The prohibition supporting drug warriors are getting rattled by the emerging evidence that decriminalisation produces better results than hard line prohibition. Chief among those fighting the prohibition corner is Kathy Gyngell who writes a blog for the right-wing “Centre for policy studies” or CPS. Quite why the CPS allows her to do this is a bit of a mystery though because the CPS describes its philosophy like this:
The Centre for Policy Studies believes in freedom and responsibility. One of Britain’s best known and most respected think tanks, the Centre develops and promotes policies to limit the role of the state, to encourage enterprise and to enable the institutions of society – such as families and voluntary organizations – to flourish.
The Centre was founded by Sir Keith Joseph and Margaret Thatcher in 1974 to promote the principles of a free society and has since played a global role in the dissemination of free market economics. Its role in developing the policies of privatisation, low-tax government and support for the family, is recognised across the world.
Independent of all political parties and special interest groups, the Centre is a non-profit-making organisation which relies on the donations of individuals and companies to carry out its work.
So the CPS claims to promote the principles of a free society, it believes in small government and the workings of free enterprise; the capitalist system. Kathy Gyngell seems oddly out of place with this philosophy preaching as she does strict enforcement of prohibitionist laws, which by their definition act against the workings of a free society and certainly against the unfettered workings of a free market. She also clearly aligns herself with the prohibition campaign which is a “special interest” group if ever there was one. Oddly when challenged about this by e-mail, the CPS simply doesn’t respond.
In her last blog Kathy had a rant about the growing acceptance of the decriminalisation of drug use as a way to deal with the mounting problems of prohibition. Actually this blog entry was credited not only to Kathy Gyngell, but also to another old favourite of the prohibition movement, Professor Neil McKeganey. Neil McKeganey has an interesting post at the University Of Glasgow in the amusingly titled “Centre for drug misuse research” (CDMR) which he set up. For a centre of study in one of the nations leading universities, the CDMR has a clear agenda which is made clear by the name; drugs are things that are misused, therefore bad. Worse, the centre is firmly aligned to the prohibition agenda as it describes itself as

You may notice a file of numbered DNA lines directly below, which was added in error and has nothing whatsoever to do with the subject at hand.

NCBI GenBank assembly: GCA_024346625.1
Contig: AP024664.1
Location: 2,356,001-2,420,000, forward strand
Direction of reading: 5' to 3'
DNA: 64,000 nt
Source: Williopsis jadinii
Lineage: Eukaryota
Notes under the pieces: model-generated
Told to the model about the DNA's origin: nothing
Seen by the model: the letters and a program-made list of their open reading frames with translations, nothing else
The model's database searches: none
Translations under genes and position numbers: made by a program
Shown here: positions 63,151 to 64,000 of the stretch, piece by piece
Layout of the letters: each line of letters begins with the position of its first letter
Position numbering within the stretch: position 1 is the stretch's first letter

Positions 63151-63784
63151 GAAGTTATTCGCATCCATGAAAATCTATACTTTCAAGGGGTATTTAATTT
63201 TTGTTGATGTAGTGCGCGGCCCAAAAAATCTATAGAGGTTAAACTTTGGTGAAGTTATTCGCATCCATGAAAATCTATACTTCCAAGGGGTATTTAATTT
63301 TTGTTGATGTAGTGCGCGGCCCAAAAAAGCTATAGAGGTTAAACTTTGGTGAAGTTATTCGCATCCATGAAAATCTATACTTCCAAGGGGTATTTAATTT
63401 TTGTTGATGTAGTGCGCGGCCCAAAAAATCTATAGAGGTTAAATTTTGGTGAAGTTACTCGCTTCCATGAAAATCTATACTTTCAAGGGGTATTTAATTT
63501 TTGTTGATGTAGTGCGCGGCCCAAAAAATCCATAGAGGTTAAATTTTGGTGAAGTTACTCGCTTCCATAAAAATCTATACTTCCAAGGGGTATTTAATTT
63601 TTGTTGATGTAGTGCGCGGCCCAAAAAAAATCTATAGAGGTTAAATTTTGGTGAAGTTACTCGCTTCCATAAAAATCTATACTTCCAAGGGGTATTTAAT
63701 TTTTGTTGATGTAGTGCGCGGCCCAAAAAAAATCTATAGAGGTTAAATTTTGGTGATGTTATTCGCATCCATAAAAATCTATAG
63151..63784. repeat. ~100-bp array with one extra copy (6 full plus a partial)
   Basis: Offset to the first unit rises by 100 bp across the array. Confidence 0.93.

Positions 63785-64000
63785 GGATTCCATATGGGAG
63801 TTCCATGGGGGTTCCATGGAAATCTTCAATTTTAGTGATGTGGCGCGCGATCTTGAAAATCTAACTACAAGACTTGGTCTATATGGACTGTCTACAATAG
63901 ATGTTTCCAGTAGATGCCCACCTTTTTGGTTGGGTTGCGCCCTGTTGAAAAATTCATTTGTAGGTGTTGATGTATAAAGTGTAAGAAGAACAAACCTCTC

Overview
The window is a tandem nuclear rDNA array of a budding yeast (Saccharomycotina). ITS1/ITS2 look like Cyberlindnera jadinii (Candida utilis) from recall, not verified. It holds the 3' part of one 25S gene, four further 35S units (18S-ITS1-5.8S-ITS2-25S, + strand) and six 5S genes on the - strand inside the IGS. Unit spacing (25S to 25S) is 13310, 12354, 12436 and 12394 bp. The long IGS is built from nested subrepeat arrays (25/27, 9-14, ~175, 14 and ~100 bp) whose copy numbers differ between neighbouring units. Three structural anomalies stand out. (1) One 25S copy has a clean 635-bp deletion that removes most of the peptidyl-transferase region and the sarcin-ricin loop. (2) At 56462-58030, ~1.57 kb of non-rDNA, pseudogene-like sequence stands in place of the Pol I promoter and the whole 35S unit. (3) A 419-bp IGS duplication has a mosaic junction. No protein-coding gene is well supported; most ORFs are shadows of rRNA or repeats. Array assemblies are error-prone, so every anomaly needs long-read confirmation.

In 2008 the Unit for the Study of Serious Organised Crime (USSOC) was established within the Centre with the aim of linking expertise between academia and law enforcement sectors.
Linking law enforcement to a supposedly academic centre of study is highly dubious, especially in such a controversial area of drug policy. But it should be noted that Neil McKegney has been very influential in developing the UK drugs policy over the past few years.
In this most recent CPS blog offering from Kathy Gyngell and Neil McKeganey the claims of a great success for the Portuguese regime (where all drug use was decriminalised in 2001) were rubbished:
That the common good would be served by decriminalising drugs however is far from proven. Portugal, which started such an experiment in 2001, has become the decriminalisation lobby’s proof of concept. The ‘proof’ being that the policy has decreased rather than increased the harms associated with drug use. As with the climate change lobby much effort has gone into the presentation and the communication of the statistics involved. But, as with climate change debate, the statistics that have been assembled in telling the Portuguese story of the benefits of decriminalisation are far from clear cut.
Note the association with the climate change issue, the sort of remark designed to appeal to their core supporters no doubt.
Unfortunately they chose to build their case on the work of Professor Alex Stevens of Kent University and he was not amused by what he read. Professor Stevens comprehensively demolished the argument made by the blog.